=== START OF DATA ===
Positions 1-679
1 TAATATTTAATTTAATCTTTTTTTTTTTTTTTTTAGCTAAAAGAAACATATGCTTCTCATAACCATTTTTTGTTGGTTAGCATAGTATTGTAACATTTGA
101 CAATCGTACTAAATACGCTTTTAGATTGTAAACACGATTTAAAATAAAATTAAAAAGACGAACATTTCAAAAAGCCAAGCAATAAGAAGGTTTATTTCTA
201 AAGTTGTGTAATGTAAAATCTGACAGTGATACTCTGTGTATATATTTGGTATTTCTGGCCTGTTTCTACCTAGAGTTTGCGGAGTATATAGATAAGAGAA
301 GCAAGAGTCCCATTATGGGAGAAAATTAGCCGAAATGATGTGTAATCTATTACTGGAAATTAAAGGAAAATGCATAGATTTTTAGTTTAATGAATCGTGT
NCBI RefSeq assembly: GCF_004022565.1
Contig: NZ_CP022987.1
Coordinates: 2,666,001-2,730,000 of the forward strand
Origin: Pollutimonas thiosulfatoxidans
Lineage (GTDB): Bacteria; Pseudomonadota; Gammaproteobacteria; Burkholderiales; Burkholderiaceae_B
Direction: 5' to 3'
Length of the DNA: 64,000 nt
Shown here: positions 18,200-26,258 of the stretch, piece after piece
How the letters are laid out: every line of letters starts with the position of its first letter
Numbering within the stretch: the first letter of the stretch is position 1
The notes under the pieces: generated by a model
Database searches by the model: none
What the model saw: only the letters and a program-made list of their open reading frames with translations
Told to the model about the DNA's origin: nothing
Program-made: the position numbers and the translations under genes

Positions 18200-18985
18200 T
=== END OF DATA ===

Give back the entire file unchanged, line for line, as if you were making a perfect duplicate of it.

Positions 1-679
1 TAATATTTAATTTAATCTTTTTTTTTTTTTTTTTAGCTAAAAGAAACATATGCTTCTCATAACCATTTTTTGTTGGTTAGCATAGTATTGTAACATTTGA
101 CAATCGTACTAAATACGCTTTTAGATTGTAAACACGATTTAAAATAAAATTAAAAAGACGAACATTTCAAAAAGCCAAGCAATAAGAAGGTTTATTTCTA
201 AAGTTGTGTAATGTAAAATCTGACAGTGATACTCTGTGTATATATTTGGTATTTCTGGCCTGTTTCTACCTAGAGTTTGCGGAGTATATAGATAAGAGAA
301 GCAAGAGTCCCATTATGGGAGAAAATTAGCCGAAATGATGTGTAATCTATTACTGGAAATTAAAGGAAAATGCATAGATTTTTAGTTTAATGAATCGTGT
NCBI RefSeq assembly: GCF_004022565.1
Contig: NZ_CP022987.1
Coordinates: 2,666,001-2,730,000 of the forward strand
Origin: Pollutimonas thiosulfatoxidans
Lineage (GTDB): Bacteria; Pseudomonadota; Gammaproteobacteria; Burkholderiales; Burkholderiaceae_B
Direction: 5' to 3'
Length of the DNA: 64,000 nt
Shown here: positions 18,200-26,258 of the stretch, piece after piece
How the letters are laid out: every line of letters starts with the position of its first letter
Numbering within the stretch: the first letter of the stretch is position 1
The notes under the pieces: generated by a model
Database searches by the model: none
What the model saw: only the letters and a program-made list of their open reading frames with translations
Told to the model about the DNA's origin: nothing
Program-made: the position numbers and the translations under genes

Positions 18200-18985
18200 T